“Inflammation and matrix metalloproteinase 9 (Mmp-9) regulate photoreceptor regeneration in adult zebrafish”
For journal club this week, we read a paper from Dr. Nicholas Silva who published this work last year in Glia, titled “Inflammation and matrix metalloproteinase 9 (Mmp-9) regulate photoreceptor regeneration in adult zebrafish”. These findings came out of his PhD work in the Hitchcock lab at the University of Michigan.
This was a fun zebrafish glia paper with beautiful images and neat techniques (some of us were new to the zymogram!) that investigates how the inflammatory environment affects the ability of Müller glia to proliferate and differentiate into new rods and cones after photoreceptor injury. During this injury response, Müller glia highly express a matrix metalloproteinase, Mmp-9. It turns out that if the glia don’t express mmp9, they increase proliferation and make more photoreceptors. Overproduced rods persist over time, however, cones die. Cone survival can be rescued in mmp9 mutants by suppressing the immune response later in time with dexamethasone, suggesting that Mmp-9’s influence on the inflammatory ‘soup’ affects photoreceptor regeneration.
Of course there’s more twists and turns to the story, so we encourage you to check out the paper for yourself! We look forward to reading Nick’s future work as a postdoc in the Molofsky Lab and beyond.
"A muscle-epidermis-glia signaling axis sustains synaptic specificity during allometric growth in Caenorhabditiselegans”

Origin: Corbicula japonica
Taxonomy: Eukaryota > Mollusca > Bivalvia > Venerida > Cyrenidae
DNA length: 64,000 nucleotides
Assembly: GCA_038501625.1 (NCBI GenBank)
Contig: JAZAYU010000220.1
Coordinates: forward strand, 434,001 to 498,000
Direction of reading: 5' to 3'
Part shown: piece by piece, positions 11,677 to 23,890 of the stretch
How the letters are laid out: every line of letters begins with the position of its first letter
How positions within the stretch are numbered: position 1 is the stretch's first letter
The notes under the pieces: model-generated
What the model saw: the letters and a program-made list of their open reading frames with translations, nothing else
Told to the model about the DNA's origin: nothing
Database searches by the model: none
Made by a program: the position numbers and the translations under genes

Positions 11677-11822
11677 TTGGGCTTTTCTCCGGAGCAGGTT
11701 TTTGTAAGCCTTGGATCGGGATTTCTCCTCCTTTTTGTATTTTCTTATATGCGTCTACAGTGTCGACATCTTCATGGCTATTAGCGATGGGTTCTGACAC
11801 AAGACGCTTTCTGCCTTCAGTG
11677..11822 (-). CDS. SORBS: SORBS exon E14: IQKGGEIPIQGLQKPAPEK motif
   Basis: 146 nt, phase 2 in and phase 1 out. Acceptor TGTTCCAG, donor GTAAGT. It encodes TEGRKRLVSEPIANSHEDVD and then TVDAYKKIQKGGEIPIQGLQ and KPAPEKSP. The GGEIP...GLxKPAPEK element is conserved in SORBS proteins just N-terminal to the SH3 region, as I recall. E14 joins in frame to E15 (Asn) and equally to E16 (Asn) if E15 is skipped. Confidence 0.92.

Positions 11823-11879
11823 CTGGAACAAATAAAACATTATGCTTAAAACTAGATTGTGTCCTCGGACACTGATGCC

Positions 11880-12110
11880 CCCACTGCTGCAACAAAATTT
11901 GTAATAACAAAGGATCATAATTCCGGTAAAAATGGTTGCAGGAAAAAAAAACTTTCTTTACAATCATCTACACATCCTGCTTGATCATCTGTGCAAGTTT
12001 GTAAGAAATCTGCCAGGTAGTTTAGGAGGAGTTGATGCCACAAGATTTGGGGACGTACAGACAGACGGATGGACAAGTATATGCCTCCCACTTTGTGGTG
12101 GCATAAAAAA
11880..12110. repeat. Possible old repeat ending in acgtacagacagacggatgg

Today in journal club, the lab discussed a recent study led by Daniel Colón- Ramos published in eLife, entitled “A muscle-epidermis-glia signaling axis sustains synaptic specificity during allometric growth in Caenorhabditis
Glia, genetic tools & confocal imaging in a model organism... All what we love, in one paper!!
As organisms grow to reach their adult size, organs and tissues have to scale up in size too. How do complex neural circuits and synapses that are established during embryogenesis maintain their precise position and
connectivity over such a dramatic change, is a fascinating question. Fan et al found that mig-17, a conserved ADAMTS metalloproteinase secreted from muscles, degrades basement membrane proteins and regulates glial
morphology and position in the worm brain. In turn, these glia that surround the nerve ring regulate synapse positions.
This study underscores the role of non-neuronal cells in maintaining synapse positions during allometric growth of the CNS and reminds us that glia are AWESOME!
"Specification of select hypothalamic circuits and innate behaviors by the embryonic patterning gene dbx1"
In the first of a meeting of a new journal club in the Kucenas lab, Maria Ali presented a paper entitled "Specification of select hypothalamic circuits and innate behaviors by the embryonic patterning gene dbx1" produced in a collaboration between the labs of Kevin Smith and Joshua Corbin and led by Katie Sokolowski. Our lab in particular discussed our appreciation for the paper to go from a gene of interest to investigating the gene's role in both neuronal and behavioral functions. The paper also highlighted the ability to identify a gene involved in regulating innate behaviors.